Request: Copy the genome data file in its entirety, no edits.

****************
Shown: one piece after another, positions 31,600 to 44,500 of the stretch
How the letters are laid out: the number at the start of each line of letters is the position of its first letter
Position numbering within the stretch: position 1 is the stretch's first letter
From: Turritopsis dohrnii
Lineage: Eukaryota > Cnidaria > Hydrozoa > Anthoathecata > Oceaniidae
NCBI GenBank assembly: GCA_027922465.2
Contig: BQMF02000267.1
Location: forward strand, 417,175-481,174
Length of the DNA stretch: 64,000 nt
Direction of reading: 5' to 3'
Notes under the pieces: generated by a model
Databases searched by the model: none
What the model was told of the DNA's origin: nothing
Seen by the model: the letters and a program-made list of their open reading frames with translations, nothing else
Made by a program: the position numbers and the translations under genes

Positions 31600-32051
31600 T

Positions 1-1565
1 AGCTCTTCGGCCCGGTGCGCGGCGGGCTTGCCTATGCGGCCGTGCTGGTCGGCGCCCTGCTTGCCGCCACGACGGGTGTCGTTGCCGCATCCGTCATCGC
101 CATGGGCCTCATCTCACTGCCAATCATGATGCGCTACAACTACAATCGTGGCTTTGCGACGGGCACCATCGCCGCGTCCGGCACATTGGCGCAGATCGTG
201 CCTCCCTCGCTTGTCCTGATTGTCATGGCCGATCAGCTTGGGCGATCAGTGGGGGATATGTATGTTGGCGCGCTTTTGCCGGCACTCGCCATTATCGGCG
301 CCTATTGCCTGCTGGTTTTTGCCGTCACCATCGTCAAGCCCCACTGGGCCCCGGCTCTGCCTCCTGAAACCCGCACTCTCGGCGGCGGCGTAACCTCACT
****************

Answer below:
Shown: one piece after another, positions 31,600 to 44,500 of the stretch
How the letters are laid out: the number at the start of each line of letters is the position of its first letter
Position numbering within the stretch: position 1 is the stretch's first letter
From: Turritopsis dohrnii
Lineage: Eukaryota > Cnidaria > Hydrozoa > Anthoathecata > Oceaniidae
NCBI GenBank assembly: GCA_027922465.2
Contig: BQMF02000267.1
Location: forward strand, 417,175-481,174
Length of the DNA stretch: 64,000 nt
Direction of reading: 5' to 3'
Notes under the pieces: generated by a model
Databases searched by the model: none
What the model was told of the DNA's origin: nothing
Seen by the model: the letters and a program-made list of their open reading frames with translations, nothing else
Made by a program: the position numbers and the translations under genes

Positions 31600-32051
31600 T

Positions 1-1565
1 AGCTCTTCGGCCCGGTGCGCGGCGGGCTTGCCTATGCGGCCGTGCTGGTCGGCGCCCTGCTTGCCGCCACGACGGGTGTCGTTGCCGCATCCGTCATCGC
101 CATGGGCCTCATCTCACTGCCAATCATGATGCGCTACAACTACAATCGTGGCTTTGCGACGGGCACCATCGCCGCGTCCGGCACATTGGCGCAGATCGTG
201 CCTCCCTCGCTTGTCCTGATTGTCATGGCCGATCAGCTTGGGCGATCAGTGGGGGATATGTATGTTGGCGCGCTTTTGCCGGCACTCGCCATTATCGGCG
301 CCTATTGCCTGCTGGTTTTTGCCGTCACCATCGTCAAGCCCCACTGGGCCCCGGCTCTGCCTCCTGAAACCCGCACTCTCGGCGGCGGCGTAACCTCACT